Saturday, October 18, 2008


The Anthony Hopkins & Chris Rock comedy espionage thriller "Bad Company," a slickly-made but superficial doomsday escapade about the CIA's war against terrorism, relies on utterly archaic clichés. Not only does "Bad Company" recycle the identical twin that steps into the shoes of the dead brother that he never-knew, but also the gray-haired spy master who must transform a rebellious rookie into a seasoned undercover agent with no time to spare.

Formula filmmaker Jerry Bruckheimer of "Armageddon" and "Black Hawk Down" provides a top-notch cast, atmospheric Czechoslovakian scenery, and a giddy Trevor Rabin orchestral score. Sadly, "Bad Company" lacks slam-bang, cliff-hanger heroics, an inventive plot and intimidating villains. Although director Joel Schumacher of "Batman Forever" (1995) and "A Time to Kill" (1996) keeps the throttle on the momentum wide-open, the second-rate Jason Richman and Michael ("6 Days, 7 Nights") Browning screenplay hampers him from drumming up enough suspense and tension. As far as Chris Rock fares, "Bad Company" surpasses last years' dreadful comedy "Down to Earth." Oscar winning thespian Anthony Hopkins has done far better cloak & dagger derring-do. Check out either "The Looking Glass War" (1970), where Hopkins taught another rookie spy tricks, or the Alistair MacLean epic "When Eight Bells Toll" from 1971. Nevertheless, the pleasure of watching Hopkins create a memorable character and the on-screen chemistry that he evokes with the abrasive but hilarious Rock makes "Bad Company" tolerably entertaining.

"Bad Company" opens in Prague. CIA agent Oaks (Anthony Hopkins of "Silence of the Lambs") and Pope (Chris Rock of "Lethal Weapon 4") are negotiating with black market Russian Mafia boss Adrik Vas (Peter Stormare of The Big Lebowski") to buy a nuclear bomb in a suitcase for $20 million dollars. Meanwhile, Vas' fearless rival Dragan Adjanic (Matthew Marsh of "Spy Game") and his multi-national suicidal hit squads want the bomb, too. First, Adjanic kills Pope. Second, Adjanic plants saboteurs in Vas' camp. Imagine Adjanic's surprise when he learns that Kevin Pope is alive and kicking in New York City! The CIA discovers that Pope had an unknown identical twin brother that authorities separated at birth. Jake Hayes (Chris Rock) suffered from a childhood illness that reduced the chances of his brother and he finding a suitable foster home, so an overzealous hospital attendant changed their names! Consequently, the brothers were split up permanently. When the CIA catches up with Jake, our hero has acquired a reputation as a chess-playing street hustler who scalps tickets. Jake agrees to impersonate Kevin for $100-thousand dollars. No sooner has Jake joined up than Adjanic's henchmen strike. Just when our heroes think that they have the situation in hand, the villains seize Jake's bride-to-be Nicole (Garcelle Beauvais-Nilon of "Double Take") and force a showdown in crowded Grand Central Station with the countdown clicking off seconds as they swap lead with each other.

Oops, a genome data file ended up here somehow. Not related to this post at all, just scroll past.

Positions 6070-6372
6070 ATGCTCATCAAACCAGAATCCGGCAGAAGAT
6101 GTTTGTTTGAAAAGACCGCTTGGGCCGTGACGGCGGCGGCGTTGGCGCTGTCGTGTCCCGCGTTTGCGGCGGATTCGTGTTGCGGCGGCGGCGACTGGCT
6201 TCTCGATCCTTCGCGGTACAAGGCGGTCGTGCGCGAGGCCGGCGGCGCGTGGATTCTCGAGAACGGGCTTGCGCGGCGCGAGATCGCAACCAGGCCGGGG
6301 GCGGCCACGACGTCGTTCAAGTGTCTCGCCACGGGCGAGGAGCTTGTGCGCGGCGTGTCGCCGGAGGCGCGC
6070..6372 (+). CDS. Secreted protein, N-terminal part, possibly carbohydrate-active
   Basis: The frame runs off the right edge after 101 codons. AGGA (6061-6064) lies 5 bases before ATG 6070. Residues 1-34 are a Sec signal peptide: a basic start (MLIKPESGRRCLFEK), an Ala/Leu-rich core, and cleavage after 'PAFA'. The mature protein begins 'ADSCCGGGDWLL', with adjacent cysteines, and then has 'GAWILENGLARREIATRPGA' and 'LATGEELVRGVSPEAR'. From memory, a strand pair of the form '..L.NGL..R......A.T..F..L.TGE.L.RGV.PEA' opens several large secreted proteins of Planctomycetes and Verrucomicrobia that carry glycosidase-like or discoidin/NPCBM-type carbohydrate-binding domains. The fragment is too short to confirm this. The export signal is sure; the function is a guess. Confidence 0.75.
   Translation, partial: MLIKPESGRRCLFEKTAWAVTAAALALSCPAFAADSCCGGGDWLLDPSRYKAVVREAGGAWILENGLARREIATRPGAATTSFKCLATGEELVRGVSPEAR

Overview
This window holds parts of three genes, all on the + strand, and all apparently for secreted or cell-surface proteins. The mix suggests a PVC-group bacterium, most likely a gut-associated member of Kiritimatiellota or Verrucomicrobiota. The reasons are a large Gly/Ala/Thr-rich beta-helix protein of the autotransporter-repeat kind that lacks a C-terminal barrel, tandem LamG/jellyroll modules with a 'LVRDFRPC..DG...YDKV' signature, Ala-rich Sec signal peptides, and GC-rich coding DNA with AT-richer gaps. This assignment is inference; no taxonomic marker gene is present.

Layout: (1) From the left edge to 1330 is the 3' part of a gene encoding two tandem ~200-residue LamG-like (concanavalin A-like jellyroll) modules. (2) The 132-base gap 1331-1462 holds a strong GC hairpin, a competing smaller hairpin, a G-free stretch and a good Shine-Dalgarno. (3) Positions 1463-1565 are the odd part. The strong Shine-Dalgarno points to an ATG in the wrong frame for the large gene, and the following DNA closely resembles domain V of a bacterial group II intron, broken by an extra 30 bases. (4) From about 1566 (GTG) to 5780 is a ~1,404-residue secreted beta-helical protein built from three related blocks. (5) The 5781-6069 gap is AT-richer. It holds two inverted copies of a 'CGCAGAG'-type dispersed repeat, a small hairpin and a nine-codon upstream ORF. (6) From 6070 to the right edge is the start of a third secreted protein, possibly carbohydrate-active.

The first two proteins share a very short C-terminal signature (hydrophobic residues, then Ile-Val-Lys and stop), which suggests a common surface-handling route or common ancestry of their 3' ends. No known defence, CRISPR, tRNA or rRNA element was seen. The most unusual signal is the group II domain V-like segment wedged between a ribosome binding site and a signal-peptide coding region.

First, neither creepy Peter Stormare nor gritty Matthew Marsh makes much of an impression as evil adversaries. Second, Jake never proves his mettle in combat. Third, Chris Rock's jokes are too few and far between. Fourth, the CIA blunders so badly you'll wonder if the title doesn't refer to them. Altogether, solid performances as well as a whirlwind pace serve to off-set "Bad Company's" monotonous melodramatic and hoary clichés.

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